Security mindsets of MSPs



  • About 18 months ago I took out a fairly standard 3rd line support and holiday cover contract with a local MSP to cover for my one-man-band operation when I'm not here. This is a pretty big MSP, employing dozens of people and turning over millions. As part of the contract, an engineer spent a day documenting our systems, and as part of that audit I gave him pretty much all the information someone would need to come in and manage our environment.

    The results of this audit were written up in a Word document and included domain admin passwords, wi-fi/AP passwords, server names and configurations - pretty much everything. The company then e-mailed this document to me, in a completely unsecured e-mail. I e-mailed them back saying I couldn't believe they'd send the domain admin password in an unsecured e-mail and they just replied that they do this for all their clients and I am the first one to ever say anything.

    I had to spend the day changing all of our environment passwords.

    A few years ago, I employed another MSP. This was small, five man operation. Whilst I was away, one of their engineers was providing telephone to support to one of our users and gave the user the domain admin password in order for him to do something. When I returned and found out about it (the user told me), I asked the engineer if he thought that was good practice and was told that it was ok because the user wouldn't remember it.

    I no longer trust external parties with my data. There are too many engineers out there who just don't give a shit about client security, either through laziness or ignorance. Which is a real ball-ache because it makes life harder when I am on holiday. I've created separate domain admin accounts for external support parties, and I keep these accounts disabled until they are needed. But since they are normally only needed when I am not here, enabling them is a problem. They also have their own logmein account running on one of our servers. I understand that cached credentials were vulnerable to Heartbleed, but I don't know if they cached credentials. I suspect they have and haven't bothered to tell me to change passwords (as per Logmein's recent advice).

    I despair. If a Microsoft Gold partner, HP Gold specialist and VMWare Enterprise partner thinks it's normal practice to e-mail Domain Admin and wireless access passwords to clients in an unsecured e-mail, what hope do I have?

    ARRRGGG

    Now I know that most of you are great MSPs, so I'm interested in your best practices. How do you keep client details secure, and how to do you satisfy your clients that you know what you're doing. I still have the problem of how to give external support companies remote administrator access to our servers whilst I'm on holiday. At the moment, I have set-up a domain admin account for a colleague and trained her how to enable and then disable the admin accounts for our external support engineers via AD. I also have the domain admin password printed out and stored in the safe, which about five people here have the key to. I'm working on the premise now to "trust no-one", but still be able to take a holiday.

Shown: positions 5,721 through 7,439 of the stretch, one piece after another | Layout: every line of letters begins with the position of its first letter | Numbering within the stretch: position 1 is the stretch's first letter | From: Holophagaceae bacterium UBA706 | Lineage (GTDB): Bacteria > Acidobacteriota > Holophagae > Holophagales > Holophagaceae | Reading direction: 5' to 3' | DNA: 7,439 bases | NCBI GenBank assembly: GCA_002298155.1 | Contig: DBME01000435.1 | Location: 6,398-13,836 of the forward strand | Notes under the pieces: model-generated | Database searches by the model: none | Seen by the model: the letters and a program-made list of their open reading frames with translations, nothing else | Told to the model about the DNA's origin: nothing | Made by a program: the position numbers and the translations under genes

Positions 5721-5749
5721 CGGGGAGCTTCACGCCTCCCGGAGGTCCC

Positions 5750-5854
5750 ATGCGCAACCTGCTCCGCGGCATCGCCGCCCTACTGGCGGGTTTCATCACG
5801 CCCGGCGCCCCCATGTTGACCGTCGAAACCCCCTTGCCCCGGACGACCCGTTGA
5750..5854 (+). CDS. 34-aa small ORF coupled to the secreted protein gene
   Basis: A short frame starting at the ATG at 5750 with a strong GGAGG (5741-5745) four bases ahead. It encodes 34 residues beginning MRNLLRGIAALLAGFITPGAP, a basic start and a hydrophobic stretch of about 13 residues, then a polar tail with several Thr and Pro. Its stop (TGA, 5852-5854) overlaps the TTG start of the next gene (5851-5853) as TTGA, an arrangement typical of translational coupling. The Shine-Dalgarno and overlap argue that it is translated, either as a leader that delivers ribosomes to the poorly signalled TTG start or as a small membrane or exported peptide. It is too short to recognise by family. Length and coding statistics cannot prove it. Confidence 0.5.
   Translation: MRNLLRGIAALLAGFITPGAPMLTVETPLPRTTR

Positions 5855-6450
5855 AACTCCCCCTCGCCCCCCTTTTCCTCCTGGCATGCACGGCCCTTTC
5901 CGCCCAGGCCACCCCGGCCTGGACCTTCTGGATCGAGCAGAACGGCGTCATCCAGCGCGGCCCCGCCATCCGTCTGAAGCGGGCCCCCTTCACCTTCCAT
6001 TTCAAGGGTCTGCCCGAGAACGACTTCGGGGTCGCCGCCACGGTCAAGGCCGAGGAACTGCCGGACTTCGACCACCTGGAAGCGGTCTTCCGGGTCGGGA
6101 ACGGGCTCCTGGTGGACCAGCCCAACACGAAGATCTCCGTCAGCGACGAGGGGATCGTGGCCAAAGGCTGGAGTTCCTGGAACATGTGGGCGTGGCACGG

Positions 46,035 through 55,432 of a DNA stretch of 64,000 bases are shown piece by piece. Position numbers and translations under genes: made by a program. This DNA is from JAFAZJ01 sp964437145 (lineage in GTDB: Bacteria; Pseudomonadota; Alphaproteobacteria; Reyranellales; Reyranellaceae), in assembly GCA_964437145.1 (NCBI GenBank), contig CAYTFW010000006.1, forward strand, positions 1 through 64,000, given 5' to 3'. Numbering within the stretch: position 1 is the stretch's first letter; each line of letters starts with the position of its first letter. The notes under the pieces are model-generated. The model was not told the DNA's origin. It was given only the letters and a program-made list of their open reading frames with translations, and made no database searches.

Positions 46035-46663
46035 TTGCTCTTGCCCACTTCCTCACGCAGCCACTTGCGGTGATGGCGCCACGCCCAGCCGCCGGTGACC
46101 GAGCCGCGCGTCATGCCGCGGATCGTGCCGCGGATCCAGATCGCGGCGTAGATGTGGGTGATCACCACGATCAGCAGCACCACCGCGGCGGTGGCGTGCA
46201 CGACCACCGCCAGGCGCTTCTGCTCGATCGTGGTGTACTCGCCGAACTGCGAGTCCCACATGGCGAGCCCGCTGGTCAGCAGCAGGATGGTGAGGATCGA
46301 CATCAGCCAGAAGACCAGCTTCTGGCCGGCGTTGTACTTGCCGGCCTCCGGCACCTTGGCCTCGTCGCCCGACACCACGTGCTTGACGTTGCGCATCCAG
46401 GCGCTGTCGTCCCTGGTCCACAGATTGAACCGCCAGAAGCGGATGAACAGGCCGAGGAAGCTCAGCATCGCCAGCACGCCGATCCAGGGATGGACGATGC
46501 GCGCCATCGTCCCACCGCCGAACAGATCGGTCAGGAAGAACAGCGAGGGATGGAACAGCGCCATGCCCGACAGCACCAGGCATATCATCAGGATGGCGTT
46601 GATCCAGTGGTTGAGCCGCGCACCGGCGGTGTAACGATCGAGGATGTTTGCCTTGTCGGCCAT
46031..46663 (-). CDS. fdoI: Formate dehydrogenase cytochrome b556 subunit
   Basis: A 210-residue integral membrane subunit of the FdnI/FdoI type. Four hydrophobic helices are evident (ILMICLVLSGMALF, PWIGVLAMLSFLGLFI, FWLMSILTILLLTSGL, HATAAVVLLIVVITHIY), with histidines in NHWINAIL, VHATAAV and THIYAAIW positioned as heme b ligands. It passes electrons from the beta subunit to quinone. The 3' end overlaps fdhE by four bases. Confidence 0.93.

• Before talking about how MSPs behave....

    What you need for you concern internally is called a "break glass" system. What that is (I actually just learned this term although obviously not the idea) where an MSP can access a password that you provide (or access a system with a password) that cannot be done without setting off alarms.

    For example, you have a system to which they have access that delivers a sealed password for emergency access. Upon doing so, it is logged, you are alerted, etc. And they have to answer as to why the glass was broken and when they are done, you reset the glass.

    This allows you to provide access for emergencies without granting the access directly. I.e. They get access to get access, they don't just have access.



  • Most MSPs act this way for three reasons:

    1. If you go with primarily "gold" partners, that means they are resellers not MSPs. Their specialty is sales, not IT. They are stores. To get to those levels you don't have to be technical, you have to sell gear. So you bar for what good looks like is actually almost impossible for a quality IT firm to hit but trivial for a non-technical salesman to hit. So you are possibly weeding out the secure firms and looking specifically to the insecure ones.